International diversification56%Gain efficient access to foreign markets.
Liquidity management54%Maintain exposure in a liquid investment vehicle to meet cash flow needs.
Transition management44%Facilitate manager transitions with ETFs.
Risk management42%Mitigate undesired portfolio risk and hedge asset allocation decisions.
Interim beta37%Maintain market exposure while refining a long-term view.
Cash equitization37%Put long-term cash positions to work with ETFs to minimize cash drag.

In the 26 years since the introduction of ETFs, they have grown and evolved to cover almost every aspect of the market. The next stage of growth for the ETF will be driven by investors finding even more uses for these versatile tools.

Subscribe to Visual Capitalist

Thank you!
Given email address is already subscribed, thank you!
Please provide a valid email address.
Please complete the CAPTCHA.
Oops. Something went wrong. Please try again later.

Continue Reading

Sponsored

Why Telcos Must Get in the Game for the Rise of Esports

Telcos failed to capitalize on the ‘Netflix’ opportunity — however, the birth of a new multi-billion dollar industry (esports) could change the game.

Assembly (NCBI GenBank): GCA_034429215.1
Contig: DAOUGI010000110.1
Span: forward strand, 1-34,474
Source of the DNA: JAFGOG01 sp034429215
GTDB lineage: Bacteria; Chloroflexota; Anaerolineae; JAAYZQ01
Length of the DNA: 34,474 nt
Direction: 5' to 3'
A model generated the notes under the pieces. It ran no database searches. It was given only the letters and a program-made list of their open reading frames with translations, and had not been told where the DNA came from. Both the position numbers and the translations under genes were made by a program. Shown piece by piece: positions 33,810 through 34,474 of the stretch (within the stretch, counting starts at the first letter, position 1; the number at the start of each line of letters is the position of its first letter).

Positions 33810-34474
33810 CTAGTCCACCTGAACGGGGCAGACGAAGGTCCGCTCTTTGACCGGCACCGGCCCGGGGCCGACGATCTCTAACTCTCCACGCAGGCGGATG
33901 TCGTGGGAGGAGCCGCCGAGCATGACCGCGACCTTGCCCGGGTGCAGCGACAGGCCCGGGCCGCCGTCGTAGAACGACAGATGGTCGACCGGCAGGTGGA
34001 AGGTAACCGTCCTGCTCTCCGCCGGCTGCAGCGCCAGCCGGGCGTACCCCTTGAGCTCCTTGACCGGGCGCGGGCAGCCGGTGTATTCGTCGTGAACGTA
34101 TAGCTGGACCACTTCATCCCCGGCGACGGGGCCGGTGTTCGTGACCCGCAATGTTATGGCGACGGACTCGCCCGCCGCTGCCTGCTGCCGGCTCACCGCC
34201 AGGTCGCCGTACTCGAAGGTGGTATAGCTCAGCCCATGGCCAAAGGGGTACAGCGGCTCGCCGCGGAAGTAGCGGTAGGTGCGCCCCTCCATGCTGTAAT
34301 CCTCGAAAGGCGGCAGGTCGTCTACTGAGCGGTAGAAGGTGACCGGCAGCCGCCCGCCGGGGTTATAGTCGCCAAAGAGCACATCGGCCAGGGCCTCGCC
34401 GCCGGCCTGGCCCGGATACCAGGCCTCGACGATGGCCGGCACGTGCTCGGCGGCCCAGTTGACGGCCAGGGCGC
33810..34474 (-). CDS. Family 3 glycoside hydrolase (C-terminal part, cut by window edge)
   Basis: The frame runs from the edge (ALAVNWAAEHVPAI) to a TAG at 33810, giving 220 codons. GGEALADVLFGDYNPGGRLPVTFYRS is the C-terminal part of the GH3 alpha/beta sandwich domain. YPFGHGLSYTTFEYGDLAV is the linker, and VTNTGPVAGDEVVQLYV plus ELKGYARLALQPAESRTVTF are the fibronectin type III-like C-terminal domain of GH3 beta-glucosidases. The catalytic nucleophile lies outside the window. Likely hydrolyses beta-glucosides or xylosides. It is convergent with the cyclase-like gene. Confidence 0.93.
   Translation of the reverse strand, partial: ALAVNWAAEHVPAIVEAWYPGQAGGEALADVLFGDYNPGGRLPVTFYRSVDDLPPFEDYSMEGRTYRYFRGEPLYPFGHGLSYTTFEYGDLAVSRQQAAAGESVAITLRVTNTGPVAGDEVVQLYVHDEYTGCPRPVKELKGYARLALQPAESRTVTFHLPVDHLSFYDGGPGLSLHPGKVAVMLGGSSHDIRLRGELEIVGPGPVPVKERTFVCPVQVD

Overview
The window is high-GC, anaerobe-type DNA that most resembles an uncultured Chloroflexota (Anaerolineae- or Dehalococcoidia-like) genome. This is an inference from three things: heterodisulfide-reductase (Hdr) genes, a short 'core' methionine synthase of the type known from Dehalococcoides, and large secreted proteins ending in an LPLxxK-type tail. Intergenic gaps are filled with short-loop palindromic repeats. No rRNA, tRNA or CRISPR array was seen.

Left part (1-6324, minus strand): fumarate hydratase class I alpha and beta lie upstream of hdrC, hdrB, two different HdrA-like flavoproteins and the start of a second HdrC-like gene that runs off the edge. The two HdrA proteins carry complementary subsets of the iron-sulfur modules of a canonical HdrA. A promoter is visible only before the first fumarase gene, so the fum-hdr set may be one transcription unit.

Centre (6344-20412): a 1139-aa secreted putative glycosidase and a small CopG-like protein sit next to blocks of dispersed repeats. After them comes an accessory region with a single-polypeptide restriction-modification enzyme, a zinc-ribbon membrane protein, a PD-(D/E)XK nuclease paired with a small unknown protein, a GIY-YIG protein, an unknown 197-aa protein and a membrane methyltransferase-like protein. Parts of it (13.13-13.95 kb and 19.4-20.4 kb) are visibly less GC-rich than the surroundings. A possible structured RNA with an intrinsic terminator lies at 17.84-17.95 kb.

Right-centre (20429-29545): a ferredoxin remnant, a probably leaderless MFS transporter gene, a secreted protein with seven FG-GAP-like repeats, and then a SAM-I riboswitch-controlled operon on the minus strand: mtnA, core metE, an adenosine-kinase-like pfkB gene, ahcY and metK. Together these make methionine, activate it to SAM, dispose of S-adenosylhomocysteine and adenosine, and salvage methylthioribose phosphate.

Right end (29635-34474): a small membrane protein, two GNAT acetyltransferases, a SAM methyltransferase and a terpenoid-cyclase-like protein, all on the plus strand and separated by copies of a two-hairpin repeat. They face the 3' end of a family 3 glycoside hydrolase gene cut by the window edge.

Published

on

Why Telcos Must Get in the Game for the Rise of Esports

Over the last century, the world’s telecommunications companies have built out the complex infrastructure that makes the information age possible.

Hundreds of billions of dollars has been invested into phone lines, submarine cables, wireless towers, and fiber optics to connect the world. And with 5G innovations in the pipeline, the world has never been able to communicate faster and more effectively.

Despite this impressive accomplishment, telcos find themselves in an awkward situation: their revenue growth is stagnating and margins continue to shrink, all while companies like Netflix are monetizing internet bandwidth around the world.

Today’s infographic is from Swarmio Media, and it highlights challenges faced by telcos — and how they can potentially capitalize on the emergence of esports and a massive gaming market.

A Missed Opportunity

Habits around content consumption can change abruptly, and fast-moving technology companies have been able to capitalize on these changes.

That’s why, in recent years, there’s been a boom in over-the-top (OTT) media services (Netflix, Amazon Prime, Skype, etc.) that have found effective ways to operate on top of the telco infrastructure, streaming content or providing VoIP services to end consumers.

 TelevisionVoice & MessagingAudio
Example OTT services- Netflix
- Disney+
- Amazon Prime
- YouTube
- HBO
- Skype
- WhatsApp
- Messenger
- WeChat
- Viber
- Spotify
- Apple Music
- Podcasts
- Internet Radio
- YouTube
Global market size (2018)$68.7 billion$26.7 billion$8.9 billion
Growth rate (2017-2018):28%15%33%